Genre: Gothic, Historical, Supernatural, YA
Publication date: October 7th 2014
by Greenwillow Books
Madeline Usher is doomed.
She has spent her life fighting fate, and she thought she was succeeding. Until she woke up in a coffin.
Ushers die young. Ushers are cursed. Ushers can never leave their house, a house that haunts and is haunted, a house that almost seems to have a mind of its own. Madeline’s life—revealed through short bursts of memory—has hinged around her desperate plan to escape, to save herself and her brother. Her only chance lies in destroying the house.
In the end, can Madeline keep her own sanity and bring the house down? The Fall is a literary psychological thriller, reimagining Edgar Allan Poe’s classic The Fall of the House of Usher.
-A copy was provided by HarperCollins Canada for review-
The Fall was so very unique and the writing: wonderfully atmospheric. Having really enjoyed Bethany’s Masque of the Red Death (I have yet to read the sequel), I knew that I was in for a stunning read. Masque was very well written, gorgeous in its melancholy, really – and that’s what I love the most about these historically creepy novels: the way they enchant you into their eerie settings. The Fall was no exception. I felt transported into this ancient house which was truly a character in and of itself. I could see every crack and hear every faint footstep. You could say that I was sufficiently creeped out.
Madeline is living with a curse. A curse revolving around a house that feels alive and vengeful, a house they can never leave, yet never truly live in. It feels as if this family merely exists for the house to have someone to haunt, someone to torment and taunt. I loved the desperation and disorientation this brought on, the constant air of dread, of hopelessness. We learn of Madeline’s family history – as well as her own past – through flashbacks where we’ll see the POV switch to her younger self for a short chapter or two. This made her story unravel at a slow, yet compelling pace. The short chapters – lasting only a handful of pages each – made for an incredibly quick read. One that was very nearly impossible to put down. This slow pacing, however, does take its toll after a while. About half way through, I felt as though I was waking on a treadmill of fading promises with no end in sight. The storyline started getting repetitive, the mystery not progressing, always at arm’s length. It did eventually start moving forward towards the end where we finally get to see the tie-in with the dramatically exciting first chapter, followed by an ending that leaves you wide-eyed.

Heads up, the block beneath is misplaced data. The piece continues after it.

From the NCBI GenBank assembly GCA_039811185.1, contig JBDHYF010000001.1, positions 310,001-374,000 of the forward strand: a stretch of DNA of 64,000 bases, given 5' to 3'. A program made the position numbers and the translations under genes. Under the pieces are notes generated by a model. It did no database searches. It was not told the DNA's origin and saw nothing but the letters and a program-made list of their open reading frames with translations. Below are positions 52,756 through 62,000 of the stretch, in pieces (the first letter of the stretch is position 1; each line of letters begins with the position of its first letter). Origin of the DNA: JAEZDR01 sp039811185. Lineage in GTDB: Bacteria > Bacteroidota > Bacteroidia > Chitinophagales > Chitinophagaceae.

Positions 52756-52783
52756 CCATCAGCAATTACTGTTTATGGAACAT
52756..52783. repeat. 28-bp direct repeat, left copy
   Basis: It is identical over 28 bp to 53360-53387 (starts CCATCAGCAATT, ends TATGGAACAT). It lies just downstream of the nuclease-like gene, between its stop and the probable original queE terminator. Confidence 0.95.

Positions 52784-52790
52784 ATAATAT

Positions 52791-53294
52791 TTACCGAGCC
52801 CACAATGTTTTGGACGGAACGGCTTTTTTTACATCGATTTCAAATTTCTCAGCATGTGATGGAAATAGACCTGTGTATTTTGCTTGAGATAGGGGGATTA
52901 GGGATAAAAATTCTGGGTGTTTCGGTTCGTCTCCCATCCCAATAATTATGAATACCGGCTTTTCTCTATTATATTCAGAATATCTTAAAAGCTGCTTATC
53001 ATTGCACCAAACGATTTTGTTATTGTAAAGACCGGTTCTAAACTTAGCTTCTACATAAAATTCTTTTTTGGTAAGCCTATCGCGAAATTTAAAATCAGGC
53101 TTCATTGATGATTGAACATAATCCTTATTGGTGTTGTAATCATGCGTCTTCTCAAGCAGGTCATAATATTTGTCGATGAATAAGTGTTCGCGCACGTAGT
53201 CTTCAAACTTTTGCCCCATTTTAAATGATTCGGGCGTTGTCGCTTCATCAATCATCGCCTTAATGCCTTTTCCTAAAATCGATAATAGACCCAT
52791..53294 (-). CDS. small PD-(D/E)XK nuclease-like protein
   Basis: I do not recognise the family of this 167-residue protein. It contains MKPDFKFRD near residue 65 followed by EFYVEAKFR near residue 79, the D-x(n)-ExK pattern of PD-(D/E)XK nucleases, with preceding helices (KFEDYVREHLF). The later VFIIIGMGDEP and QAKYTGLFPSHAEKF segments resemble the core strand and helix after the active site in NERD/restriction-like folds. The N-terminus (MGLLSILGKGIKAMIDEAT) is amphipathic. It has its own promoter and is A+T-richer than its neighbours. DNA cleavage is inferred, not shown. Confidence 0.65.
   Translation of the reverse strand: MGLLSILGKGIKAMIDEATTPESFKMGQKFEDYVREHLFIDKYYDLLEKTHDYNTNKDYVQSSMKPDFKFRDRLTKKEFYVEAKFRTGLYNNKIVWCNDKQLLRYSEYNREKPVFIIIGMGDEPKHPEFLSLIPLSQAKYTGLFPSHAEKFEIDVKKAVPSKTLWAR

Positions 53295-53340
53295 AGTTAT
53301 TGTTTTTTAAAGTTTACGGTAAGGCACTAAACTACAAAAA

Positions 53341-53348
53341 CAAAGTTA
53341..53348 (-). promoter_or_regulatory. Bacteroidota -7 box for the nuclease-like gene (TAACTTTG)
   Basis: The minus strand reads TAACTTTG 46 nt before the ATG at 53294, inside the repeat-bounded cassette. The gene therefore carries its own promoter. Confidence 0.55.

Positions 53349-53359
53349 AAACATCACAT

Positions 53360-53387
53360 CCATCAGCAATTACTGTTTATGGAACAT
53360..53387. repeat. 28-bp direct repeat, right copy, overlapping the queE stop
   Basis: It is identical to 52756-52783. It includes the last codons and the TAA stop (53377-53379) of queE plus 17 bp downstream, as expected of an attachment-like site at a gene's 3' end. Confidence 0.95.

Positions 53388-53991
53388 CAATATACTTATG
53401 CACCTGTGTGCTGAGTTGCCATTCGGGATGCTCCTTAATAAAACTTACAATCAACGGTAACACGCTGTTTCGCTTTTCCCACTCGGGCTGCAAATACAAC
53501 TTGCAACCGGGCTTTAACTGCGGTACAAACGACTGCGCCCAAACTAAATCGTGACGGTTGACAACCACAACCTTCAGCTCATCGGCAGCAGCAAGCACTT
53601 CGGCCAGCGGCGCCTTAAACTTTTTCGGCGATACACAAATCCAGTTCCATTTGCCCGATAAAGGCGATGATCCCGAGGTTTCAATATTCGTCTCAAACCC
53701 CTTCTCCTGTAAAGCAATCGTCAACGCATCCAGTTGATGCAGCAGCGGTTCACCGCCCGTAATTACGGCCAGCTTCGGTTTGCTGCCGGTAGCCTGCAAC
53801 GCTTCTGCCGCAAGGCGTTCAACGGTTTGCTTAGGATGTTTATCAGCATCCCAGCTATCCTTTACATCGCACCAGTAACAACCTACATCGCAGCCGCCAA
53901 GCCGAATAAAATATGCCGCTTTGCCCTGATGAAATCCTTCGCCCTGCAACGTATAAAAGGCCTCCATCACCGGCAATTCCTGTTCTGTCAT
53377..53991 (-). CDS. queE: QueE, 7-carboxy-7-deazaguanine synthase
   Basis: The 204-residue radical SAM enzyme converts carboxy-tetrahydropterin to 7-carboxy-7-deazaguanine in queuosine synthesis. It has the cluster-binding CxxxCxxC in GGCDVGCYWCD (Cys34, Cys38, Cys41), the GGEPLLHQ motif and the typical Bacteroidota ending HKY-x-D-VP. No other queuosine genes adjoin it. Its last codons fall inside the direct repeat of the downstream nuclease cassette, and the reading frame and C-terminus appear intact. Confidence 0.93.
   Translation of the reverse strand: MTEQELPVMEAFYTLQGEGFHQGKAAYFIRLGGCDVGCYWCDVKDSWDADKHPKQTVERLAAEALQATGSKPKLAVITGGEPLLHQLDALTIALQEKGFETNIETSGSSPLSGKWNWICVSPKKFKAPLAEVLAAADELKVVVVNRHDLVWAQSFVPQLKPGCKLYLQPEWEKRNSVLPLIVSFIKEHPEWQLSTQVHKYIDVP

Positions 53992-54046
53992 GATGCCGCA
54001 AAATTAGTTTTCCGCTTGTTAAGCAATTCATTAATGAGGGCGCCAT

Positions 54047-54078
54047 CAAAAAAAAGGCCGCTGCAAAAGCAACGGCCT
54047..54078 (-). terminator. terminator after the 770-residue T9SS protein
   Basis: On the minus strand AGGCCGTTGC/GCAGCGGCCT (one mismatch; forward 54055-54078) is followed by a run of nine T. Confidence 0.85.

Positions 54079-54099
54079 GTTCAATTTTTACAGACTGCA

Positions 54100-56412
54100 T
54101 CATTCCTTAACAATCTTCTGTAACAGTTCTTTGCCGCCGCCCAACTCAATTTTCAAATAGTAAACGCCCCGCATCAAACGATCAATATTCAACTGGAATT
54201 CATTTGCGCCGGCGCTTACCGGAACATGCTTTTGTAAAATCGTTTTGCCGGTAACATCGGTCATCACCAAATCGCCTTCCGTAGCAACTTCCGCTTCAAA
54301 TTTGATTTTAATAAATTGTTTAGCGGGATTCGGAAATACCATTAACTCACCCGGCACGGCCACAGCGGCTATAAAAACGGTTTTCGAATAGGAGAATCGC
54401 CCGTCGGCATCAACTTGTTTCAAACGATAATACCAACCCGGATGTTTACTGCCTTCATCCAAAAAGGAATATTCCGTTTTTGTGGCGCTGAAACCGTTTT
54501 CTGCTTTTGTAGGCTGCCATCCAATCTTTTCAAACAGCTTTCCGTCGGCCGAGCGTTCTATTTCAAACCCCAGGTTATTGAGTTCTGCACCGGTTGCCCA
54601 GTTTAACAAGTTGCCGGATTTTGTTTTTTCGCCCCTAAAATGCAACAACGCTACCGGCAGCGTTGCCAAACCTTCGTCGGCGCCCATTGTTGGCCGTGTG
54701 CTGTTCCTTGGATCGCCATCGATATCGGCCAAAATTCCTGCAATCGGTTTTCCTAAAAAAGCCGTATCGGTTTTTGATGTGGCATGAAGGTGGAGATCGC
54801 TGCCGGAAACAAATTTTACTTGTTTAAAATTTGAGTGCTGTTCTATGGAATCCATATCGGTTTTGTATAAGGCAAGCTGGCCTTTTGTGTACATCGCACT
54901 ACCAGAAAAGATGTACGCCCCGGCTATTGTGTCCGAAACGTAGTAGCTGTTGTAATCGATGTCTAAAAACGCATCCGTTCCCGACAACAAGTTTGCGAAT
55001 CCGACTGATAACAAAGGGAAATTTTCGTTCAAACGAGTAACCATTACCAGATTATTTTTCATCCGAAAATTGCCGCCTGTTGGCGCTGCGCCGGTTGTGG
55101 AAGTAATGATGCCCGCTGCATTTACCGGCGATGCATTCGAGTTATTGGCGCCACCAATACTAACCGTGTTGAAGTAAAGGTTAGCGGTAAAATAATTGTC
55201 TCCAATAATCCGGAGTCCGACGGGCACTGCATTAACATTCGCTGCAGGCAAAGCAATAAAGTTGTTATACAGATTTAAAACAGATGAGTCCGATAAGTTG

Regardless, the leisurely pace did not stop me from devouring this novel. I was kept in a trance by the bizarreness of this house and its evil presence. I loved building theories and doubting everything and everyone. I was also very impressed with the transformation of the characters we met in this story – the young doctor, especially, who started out an innocent young man wanting to unravel the mystery behind the family illness, only to become corrupted by the house’s malevolence. There were also hints of romance and maybe even incest, but that was only just another part of the house’s poison.
Haunting and mesmerizing, creepy in all the right places; The Fall has the perfect balance of mystery and mystique that will keep you turning the page. Plus, the writing itself is dark and irresistible and brilliantly atmospheric. Perfect for fans of Gothic novels and unusual mysteries.
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